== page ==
My primary project this summer has been to research and analyze the arts education funder universe in Los Angeles County. That wasn’t necessarily a self-explanatory assignment when my supervisor first told me about it, so let me explain what that means, why it matters, and what the research will be used for.
Most arts organizations that you can think of — symphonies, museums, theaters — are run as nonprofit organizations. Most of them make their money through some combination of earned revenue (usually this means ticket sales, but it could also include things like merchandise and CD sales) and contributed revenue (charitable donations). Contributed revenue tends to come from one of four sources: individuals, foundations, corporations, and government. My project hones in on foundations, and the big question we’re looking to answer is: how much funding goes from foundations to arts education in Los Angeles County each year?
Arts for All, with whom I am interning, is interested in this information because of the Arts for All Pooled Fund, a convening of funders who support arts education. The Pooled Fund meets quarterly, when representatives from major foundations and corporate philanthropy initiatives discuss issues in arts education funding. Members have an opportunity to hear what other folks in the field are hearing and thinking, and Arts for All serves as a convener, intermediary, and sounding board. Each member of the Pooled Fund also directly supports Arts for All financially, making it an example of a successful public-private initiative. Arts for All wants to bring more funders on to the Pooled Fund, which is where my project comes in.
My research will result — within the next couple of weeks — in knowing whom we consider to be the most significant arts education funders in Los Angeles. “Significant” is a loaded word, though: the measurement of significance will ultimately be based on a combination of factors, including how much a funder gives in total, how high a percentage of its giving goes to Los Angeles County, and how many Los Angeles County arts education initiatives it supports at high dollar amounts. To get to this point, I have scoured funders’ 990s on the Foundation Directory and Guidestar for hours and hours (I realize it sounds boring, but I enjoy it more than humans probably should), contacted many arts organizations to find out who has funded them in the last three years, and organized all of these data into a massive spreadsheet. Now, it’s time to analyze all of it and write up reports!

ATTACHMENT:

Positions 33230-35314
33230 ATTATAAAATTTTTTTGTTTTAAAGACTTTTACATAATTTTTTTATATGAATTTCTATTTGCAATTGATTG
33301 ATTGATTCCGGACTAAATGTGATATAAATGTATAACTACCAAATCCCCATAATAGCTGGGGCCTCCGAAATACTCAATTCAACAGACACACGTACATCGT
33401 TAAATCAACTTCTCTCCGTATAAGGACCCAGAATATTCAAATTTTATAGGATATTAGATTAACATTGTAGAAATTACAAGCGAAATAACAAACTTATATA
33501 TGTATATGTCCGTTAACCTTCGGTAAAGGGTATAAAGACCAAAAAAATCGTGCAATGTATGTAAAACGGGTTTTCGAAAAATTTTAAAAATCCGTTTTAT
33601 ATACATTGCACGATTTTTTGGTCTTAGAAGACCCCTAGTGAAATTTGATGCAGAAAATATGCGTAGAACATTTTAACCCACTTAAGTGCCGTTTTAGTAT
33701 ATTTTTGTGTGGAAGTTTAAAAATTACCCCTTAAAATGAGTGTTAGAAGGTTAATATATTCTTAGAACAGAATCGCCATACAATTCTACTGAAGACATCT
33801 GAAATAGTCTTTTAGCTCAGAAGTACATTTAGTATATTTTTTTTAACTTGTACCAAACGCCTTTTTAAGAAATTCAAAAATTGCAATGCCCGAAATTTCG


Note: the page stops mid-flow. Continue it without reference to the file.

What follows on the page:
A tricky component of this project is that we have three audiences: ourselves, current members of the Pooled Fund, and “the field” (i.e. organizations that work in arts education in Los Angeles County). So, analysis will include three different reports. Arts for All wants to know who should join the Pooled Fund and why. The current members of the Pooled Fund want to know how significant their financial impact on arts education is as a slice of the total funder pie. Finally, Arts for All hopes to provide a modified and beautified version of my current spreadsheet to the field. Effectively, we’re hoping to make it easier for these organizations to do prospect research. So, by combing through the sortable spreadsheet, development officers will discover foundations that fund arts education in Los Angeles County generally, but have never funded that specific organization.
I hope (maybe naïvely) that all of this research, and the ensuing reports, will be very valuable not just to Arts for All, but also to the communities of arts organizations and funders in Los Angeles County. This summer, I’ve learned that this is a key role of a government arts agency: Arts for All aims to do work that benefits not only the students of Los Angeles County (which is its primary stated goal), but also the entire arts ecosystem. My work will certainly benefit Arts for All itself, as it seeks to add members to the Pooled Fund and have an increased understanding of who is giving money to arts education, and what organizations are receiving that money. I hope that it will also benefit the givers and receivers themselves, to begin to develop a more informed arts education universe in Los Angeles County.